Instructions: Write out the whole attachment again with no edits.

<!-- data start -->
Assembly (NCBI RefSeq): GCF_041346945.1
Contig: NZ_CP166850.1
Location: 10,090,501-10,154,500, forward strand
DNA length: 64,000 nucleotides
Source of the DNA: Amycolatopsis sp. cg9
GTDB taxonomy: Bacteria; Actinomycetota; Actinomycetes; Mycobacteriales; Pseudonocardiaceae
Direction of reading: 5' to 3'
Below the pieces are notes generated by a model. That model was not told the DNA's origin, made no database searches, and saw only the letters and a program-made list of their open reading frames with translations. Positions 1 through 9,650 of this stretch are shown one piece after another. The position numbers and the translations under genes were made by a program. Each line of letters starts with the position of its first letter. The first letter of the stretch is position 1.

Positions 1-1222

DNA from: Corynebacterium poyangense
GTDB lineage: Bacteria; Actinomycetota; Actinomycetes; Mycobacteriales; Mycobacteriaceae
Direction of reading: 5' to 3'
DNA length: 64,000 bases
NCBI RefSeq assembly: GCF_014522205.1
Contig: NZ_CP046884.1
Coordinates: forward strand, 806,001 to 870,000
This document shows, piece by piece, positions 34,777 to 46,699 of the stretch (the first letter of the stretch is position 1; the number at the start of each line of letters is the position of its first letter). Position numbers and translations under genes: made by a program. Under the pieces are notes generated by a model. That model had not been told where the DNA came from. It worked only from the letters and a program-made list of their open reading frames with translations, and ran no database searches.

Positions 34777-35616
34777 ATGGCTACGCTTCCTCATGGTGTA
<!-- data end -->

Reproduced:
Assembly (NCBI RefSeq): GCF_041346945.1
Contig: NZ_CP166850.1
Location: 10,090,501-10,154,500, forward strand
DNA length: 64,000 nucleotides
Source of the DNA: Amycolatopsis sp. cg9
GTDB taxonomy: Bacteria; Actinomycetota; Actinomycetes; Mycobacteriales; Pseudonocardiaceae
Direction of reading: 5' to 3'
Below the pieces are notes generated by a model. That model was not told the DNA's origin, made no database searches, and saw only the letters and a program-made list of their open reading frames with translations. Positions 1 through 9,650 of this stretch are shown one piece after another. The position numbers and the translations under genes were made by a program. Each line of letters starts with the position of its first letter. The first letter of the stretch is position 1.

Positions 1-1222

DNA from: Corynebacterium poyangense
GTDB lineage: Bacteria; Actinomycetota; Actinomycetes; Mycobacteriales; Mycobacteriaceae
Direction of reading: 5' to 3'
DNA length: 64,000 bases
NCBI RefSeq assembly: GCF_014522205.1
Contig: NZ_CP046884.1
Coordinates: forward strand, 806,001 to 870,000
This document shows, piece by piece, positions 34,777 to 46,699 of the stretch (the first letter of the stretch is position 1; the number at the start of each line of letters is the position of its first letter). Position numbers and translations under genes: made by a program. Under the pieces are notes generated by a model. That model had not been told where the DNA came from. It worked only from the letters and a program-made list of their open reading frames with translations, and ran no database searches.

Positions 34777-35616
34777 ATGGCTACGCTTCCTCATGGTGTA